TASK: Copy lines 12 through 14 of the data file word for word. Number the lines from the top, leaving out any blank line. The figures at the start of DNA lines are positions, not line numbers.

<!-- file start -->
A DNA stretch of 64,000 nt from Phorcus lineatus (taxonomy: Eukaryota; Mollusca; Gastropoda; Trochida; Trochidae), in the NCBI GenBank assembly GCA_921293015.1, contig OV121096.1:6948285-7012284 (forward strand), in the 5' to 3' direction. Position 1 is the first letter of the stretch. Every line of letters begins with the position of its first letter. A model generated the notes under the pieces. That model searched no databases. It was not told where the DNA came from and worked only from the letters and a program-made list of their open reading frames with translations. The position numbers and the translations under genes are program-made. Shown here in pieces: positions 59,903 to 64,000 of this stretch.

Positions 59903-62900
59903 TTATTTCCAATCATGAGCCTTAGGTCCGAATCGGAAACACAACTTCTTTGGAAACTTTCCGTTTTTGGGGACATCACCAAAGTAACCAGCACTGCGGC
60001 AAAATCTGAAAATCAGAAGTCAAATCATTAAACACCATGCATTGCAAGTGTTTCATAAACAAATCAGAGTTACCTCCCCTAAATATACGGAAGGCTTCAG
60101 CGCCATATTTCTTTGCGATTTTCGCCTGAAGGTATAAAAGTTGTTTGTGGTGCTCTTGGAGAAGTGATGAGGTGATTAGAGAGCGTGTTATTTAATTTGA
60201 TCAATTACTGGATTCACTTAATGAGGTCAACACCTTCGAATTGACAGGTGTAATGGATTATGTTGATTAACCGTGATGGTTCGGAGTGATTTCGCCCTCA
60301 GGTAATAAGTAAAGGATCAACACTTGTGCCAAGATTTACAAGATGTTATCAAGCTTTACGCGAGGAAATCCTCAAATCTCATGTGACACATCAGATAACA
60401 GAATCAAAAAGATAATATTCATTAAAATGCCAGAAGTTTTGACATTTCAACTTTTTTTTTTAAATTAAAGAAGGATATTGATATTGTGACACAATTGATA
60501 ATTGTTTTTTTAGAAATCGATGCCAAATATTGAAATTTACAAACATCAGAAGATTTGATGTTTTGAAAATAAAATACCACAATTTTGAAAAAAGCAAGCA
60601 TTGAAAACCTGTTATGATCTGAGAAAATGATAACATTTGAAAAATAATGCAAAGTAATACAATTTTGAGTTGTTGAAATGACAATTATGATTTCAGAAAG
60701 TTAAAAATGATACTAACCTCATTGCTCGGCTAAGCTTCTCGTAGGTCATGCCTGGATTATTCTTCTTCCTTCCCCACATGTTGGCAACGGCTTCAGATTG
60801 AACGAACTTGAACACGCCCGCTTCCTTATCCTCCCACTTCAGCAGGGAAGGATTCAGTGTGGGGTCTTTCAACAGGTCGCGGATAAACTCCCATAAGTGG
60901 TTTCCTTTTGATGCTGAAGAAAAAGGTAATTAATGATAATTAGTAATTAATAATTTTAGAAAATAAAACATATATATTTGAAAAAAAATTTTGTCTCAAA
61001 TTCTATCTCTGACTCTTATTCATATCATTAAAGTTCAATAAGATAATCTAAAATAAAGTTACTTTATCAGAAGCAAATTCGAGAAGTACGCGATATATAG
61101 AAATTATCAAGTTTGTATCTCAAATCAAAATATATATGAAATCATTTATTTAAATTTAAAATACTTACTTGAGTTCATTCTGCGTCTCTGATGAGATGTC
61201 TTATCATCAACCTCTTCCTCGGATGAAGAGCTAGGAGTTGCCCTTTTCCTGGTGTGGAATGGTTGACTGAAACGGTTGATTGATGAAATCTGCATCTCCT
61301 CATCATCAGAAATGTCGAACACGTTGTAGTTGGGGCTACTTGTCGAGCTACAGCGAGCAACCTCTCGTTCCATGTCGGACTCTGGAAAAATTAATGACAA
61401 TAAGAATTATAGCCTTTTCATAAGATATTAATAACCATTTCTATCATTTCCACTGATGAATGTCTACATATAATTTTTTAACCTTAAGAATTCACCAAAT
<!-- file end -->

60801 AACGAACTTGAACACGCCCGCTTCCTTATCCTCCCACTTCAGCAGGGAAGGATTCAGTGTGGGGTCTTTCAACAGGTCGCGGATAAACTCCCATAAGTGG
60901 TTTCCTTTTGATGCTGAAGAAAAAGGTAATTAATGATAATTAGTAATTAATAATTTTAGAAAATAAAACATATATATTTGAAAAAAAATTTTGTCTCAAA
61001 TTCTATCTCTGACTCTTATTCATATCATTAAAGTTCAATAAGATAATCTAAAATAAAGTTACTTTATCAGAAGCAAATTCGAGAAGTACGCGATATATAG